Angle grinders range in price from $20 to $140. So we headed off to Canadian Tire to look at our options. This was quite an ordeal, since we had no idea really what to look for in an angle grinder. We sort of had one in mind that we'd seen on their website, but it wasn't in stock at the first store we went to. They did have one that was on sale for $20, reduced from $50, but it only came with one disk, and the one we had in mind came with 30 disks. So we trekked to another location, only to find they were also out of stock on the one we had in mind, AND they didn't have the $20 sale one either! So we had to go back to the first place, where we got the $20 one.

Then we went out in the yard, and Kenneth got to work.

Kenneth cutting down the pole

Sparks were flying everywhere! I wasn't able to get a picture but at times they were flying up to 5 feet away. He cut the pole while I stood nearby, watching to make sure he didn't kill himself, and providing moral support. After what seemed like forever, he'd cut almost all the way around the pole. We brought it down and it was still hanging on by a thread, so we twisted it back and forth to try and snap it. After we'd given up and Kenneth thought he'd have to cut it again, I gave it one last twist just for fun, and it snapped! So I claim all the credit for taking it down. :)

I don't have an after picture, but imagine the first picture without the large metal pole.

Saturday, January 13, 2007

Knitting Update

I finally got off my butt and took pictures of some of my latest projects.

I did not take pictures of the Branching Rib Pullover, because it hurt my feelings. I spent a year knitting this thing (well, I must admit it was on and off, but still). I washed it and laid it out to dry before assembling it. It is way too big. I'd need to gain 50 lbs to be able to wear this thing. And I'm just not THAT devoted to this sweater that I'm willing to do that. So now I will have to rip the entire thing out and start again.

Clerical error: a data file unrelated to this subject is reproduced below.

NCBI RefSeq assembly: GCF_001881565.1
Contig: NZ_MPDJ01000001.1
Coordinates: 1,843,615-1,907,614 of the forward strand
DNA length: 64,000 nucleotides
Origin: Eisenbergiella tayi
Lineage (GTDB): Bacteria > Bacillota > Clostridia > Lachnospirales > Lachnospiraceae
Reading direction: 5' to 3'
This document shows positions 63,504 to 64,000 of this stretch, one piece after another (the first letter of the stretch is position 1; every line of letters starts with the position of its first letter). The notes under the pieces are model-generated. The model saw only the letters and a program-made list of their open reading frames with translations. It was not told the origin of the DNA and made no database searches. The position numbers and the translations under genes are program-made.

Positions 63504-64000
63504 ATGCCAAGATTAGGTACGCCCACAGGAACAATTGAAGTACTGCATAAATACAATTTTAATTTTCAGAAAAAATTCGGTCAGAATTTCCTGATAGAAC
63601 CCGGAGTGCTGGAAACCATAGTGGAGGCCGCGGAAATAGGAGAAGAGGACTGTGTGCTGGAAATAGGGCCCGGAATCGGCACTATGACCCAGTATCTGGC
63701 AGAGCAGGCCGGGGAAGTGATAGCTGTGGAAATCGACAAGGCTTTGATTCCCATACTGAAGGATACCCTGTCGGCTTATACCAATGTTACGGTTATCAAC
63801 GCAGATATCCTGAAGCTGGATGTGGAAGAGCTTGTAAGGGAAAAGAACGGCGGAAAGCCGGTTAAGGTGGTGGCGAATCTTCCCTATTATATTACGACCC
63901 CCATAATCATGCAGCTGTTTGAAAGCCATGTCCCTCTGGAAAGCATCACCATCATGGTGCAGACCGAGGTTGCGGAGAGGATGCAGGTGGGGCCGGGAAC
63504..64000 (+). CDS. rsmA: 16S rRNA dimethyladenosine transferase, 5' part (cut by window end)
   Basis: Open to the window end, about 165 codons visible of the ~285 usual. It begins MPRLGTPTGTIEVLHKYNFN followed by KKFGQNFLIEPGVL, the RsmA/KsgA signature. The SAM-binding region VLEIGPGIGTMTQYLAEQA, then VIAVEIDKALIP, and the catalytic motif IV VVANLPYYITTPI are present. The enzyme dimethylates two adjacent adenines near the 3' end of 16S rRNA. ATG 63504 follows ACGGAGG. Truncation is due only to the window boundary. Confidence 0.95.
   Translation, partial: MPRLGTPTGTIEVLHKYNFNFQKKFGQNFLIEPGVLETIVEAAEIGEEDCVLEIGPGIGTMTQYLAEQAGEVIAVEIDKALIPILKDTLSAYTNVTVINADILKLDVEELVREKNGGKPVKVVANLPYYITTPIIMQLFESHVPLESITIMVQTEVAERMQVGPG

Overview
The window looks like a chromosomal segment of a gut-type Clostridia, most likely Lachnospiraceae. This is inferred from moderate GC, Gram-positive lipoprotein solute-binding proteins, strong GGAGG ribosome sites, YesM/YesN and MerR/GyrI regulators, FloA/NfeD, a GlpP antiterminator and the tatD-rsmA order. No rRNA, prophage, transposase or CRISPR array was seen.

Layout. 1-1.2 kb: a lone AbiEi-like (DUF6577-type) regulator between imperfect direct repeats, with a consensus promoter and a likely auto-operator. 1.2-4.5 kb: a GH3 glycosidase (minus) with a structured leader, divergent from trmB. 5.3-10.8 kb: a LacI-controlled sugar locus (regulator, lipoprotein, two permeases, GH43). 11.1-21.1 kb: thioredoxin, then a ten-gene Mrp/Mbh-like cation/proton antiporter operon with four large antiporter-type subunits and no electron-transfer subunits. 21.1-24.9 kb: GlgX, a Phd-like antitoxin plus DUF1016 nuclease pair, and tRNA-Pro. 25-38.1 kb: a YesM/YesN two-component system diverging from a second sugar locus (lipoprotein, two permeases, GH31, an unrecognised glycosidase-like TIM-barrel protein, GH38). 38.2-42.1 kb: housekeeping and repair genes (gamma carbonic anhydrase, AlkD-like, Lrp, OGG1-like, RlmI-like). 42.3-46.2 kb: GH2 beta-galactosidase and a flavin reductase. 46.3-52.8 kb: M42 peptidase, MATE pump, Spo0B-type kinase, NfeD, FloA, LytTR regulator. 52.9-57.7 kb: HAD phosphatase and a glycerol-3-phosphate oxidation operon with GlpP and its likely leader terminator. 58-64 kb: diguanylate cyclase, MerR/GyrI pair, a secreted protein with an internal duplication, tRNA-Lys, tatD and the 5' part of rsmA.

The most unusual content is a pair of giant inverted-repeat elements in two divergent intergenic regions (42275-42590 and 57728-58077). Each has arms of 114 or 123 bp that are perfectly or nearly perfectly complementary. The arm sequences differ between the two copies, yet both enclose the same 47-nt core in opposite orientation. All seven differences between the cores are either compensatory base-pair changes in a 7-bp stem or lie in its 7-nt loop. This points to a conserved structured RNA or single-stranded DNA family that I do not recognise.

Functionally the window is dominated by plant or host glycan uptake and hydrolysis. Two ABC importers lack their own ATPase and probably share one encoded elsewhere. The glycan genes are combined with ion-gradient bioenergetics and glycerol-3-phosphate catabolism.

Here's a hat I knit for the Dulaan project:
Not your grandma's double-knit hat Not your grandma's double-knit hat

It was my first attempt at double knitting. Both sides of the hat were knit at the same time, by passing the yarn back and forth. This results in the inside of the hat having the same design as the outside but in the opposite colours. I love the effect. You can tell this is my first attempt, though. The stitches aren't as even as I would have liked. But it should keep some Mongolian kid's head warm, and that's the main thing.

I joined Socktopia, which is a knit-along for socks for the year 2007. This will be great for me, because Kenneth went nuts at Christmas and bought me enough sock yarn to keep me in socks for quite some time to come. They have a theme for each month, and you are supposed to knit a pair of socks that corresponds to the given theme. This month's themes are either:
  1. Celebration
  2. Blue Monday
  3. Snowflakes and Starry Skies
The socks I have in progress seem to fit none of these categories. Here are a few pictures of the first, nearly finished (just need to graft the toe) sock:
Modeled Cable & Eyelets sock Cable & Eyelets sock cuff Modeled Cable & Eyelets sock, top view

It's not blue. It doesn't involve snowflakes or stars. The only way I could possibly think to make it fit the theme would be to say I'm celebrating the fact that it's finally done! But the 2nd sock still hasn't even been started. I think I'm not going to use it for Socktopia, but rather, will knit some socks for the Dulaan project out of some leftover blue yarn I have from a pair of socks I knit for myself.

I love this pattern, though. I think it would have looked better in a solid yarn rather than a variegated, but oh well. It's from a vintage Paton's Beehive pattern booklet I had lying around. It's kind of strange... when I was knitting before, I never knitted socks. At least not with sock yarn! I knitted socks once with chunky-weight yarn, which is a whole lot easier and faster. So why did I have this old booklet (looks like it's from the 60's) on socks? I certainly never knitted anything out of it.

The yarn is Shelridge Farms Ultra Fingering, 100% wool, and custom-dyed in a colourway I invented. I guess I was hungry when I ordered it, because the 3 colours in the colourway are Pumpkin, Nutmeg, and Toffee. It looks yummy, even if you can't eat it!